IQI Weekly Seminar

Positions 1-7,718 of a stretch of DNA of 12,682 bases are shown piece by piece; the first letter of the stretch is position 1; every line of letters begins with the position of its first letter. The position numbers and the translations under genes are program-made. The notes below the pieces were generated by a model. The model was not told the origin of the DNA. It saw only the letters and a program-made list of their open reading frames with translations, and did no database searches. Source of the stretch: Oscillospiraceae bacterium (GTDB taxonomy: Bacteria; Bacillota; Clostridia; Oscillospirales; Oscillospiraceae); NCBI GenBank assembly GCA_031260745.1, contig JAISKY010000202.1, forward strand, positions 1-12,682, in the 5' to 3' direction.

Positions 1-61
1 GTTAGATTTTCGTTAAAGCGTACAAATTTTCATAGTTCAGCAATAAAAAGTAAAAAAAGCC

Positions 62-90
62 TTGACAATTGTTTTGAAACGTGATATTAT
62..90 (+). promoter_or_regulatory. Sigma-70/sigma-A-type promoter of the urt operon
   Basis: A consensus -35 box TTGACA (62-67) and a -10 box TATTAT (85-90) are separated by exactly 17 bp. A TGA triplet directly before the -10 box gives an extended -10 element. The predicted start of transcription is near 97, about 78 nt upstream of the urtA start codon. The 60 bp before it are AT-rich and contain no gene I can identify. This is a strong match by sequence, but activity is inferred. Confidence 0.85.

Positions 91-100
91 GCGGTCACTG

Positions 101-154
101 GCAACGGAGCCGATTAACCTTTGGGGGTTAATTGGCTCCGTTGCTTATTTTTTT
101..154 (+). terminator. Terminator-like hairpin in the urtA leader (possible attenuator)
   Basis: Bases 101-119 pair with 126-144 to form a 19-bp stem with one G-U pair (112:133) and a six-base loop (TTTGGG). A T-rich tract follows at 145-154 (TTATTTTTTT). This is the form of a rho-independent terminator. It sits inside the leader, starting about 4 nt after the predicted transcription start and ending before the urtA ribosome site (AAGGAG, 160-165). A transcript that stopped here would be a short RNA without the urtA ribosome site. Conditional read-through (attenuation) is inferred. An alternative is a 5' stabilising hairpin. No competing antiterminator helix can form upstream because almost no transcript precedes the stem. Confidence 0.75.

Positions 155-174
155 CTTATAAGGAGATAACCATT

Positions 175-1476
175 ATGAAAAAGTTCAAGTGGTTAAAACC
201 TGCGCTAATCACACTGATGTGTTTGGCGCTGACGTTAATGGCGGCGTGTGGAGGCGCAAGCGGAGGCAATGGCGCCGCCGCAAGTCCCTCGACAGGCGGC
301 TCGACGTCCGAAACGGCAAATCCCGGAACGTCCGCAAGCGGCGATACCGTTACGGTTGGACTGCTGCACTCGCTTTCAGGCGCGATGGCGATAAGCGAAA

Abstract: Noise is a central obstacle to building large-scale quantum computers. Quantum systems with sufficiently uncorrelated and weak noise could be used to solve computational problems that are intractable with current digital computers. There has been substantial progress towards engineering such systems. However, continued progress depends on the ability to characterize quantum noise reliably and efficiently with high precision. Here we introduce a protocol that completely and efficiently characterizes the error rates of quantum noise and we experimentally implement it on a 14-qubit superconducting quantum architecture. The method returns an estimate of the effective noise with relative precision and detects all correlated errors. We show how to construct a quantum noise correlation matrix allowing the easy visualization of all pairwise correlated errors, enabling the discovery of long-range two-qubit correlations in the 14 qubit device that had not previously been detected. These properties of the protocol make it exceptionally well suited for high-precision noise metrology in quantum information processors. Our results are the first implementation of a provably rigorous, full diagnostic protocol capable of being run on state of the art devices and beyond. These results pave the way for noise metrology in next-generation quantum devices, calibration in the presence of crosstalk, bespoke quantum error-correcting codes, and customized fault-tolerance protocols that can greatly reduce the overhead in a quantum computation. This is joint work with Robin Harper and Joel Wallman, arXiv:1907.13022, arXiv:1907.12976.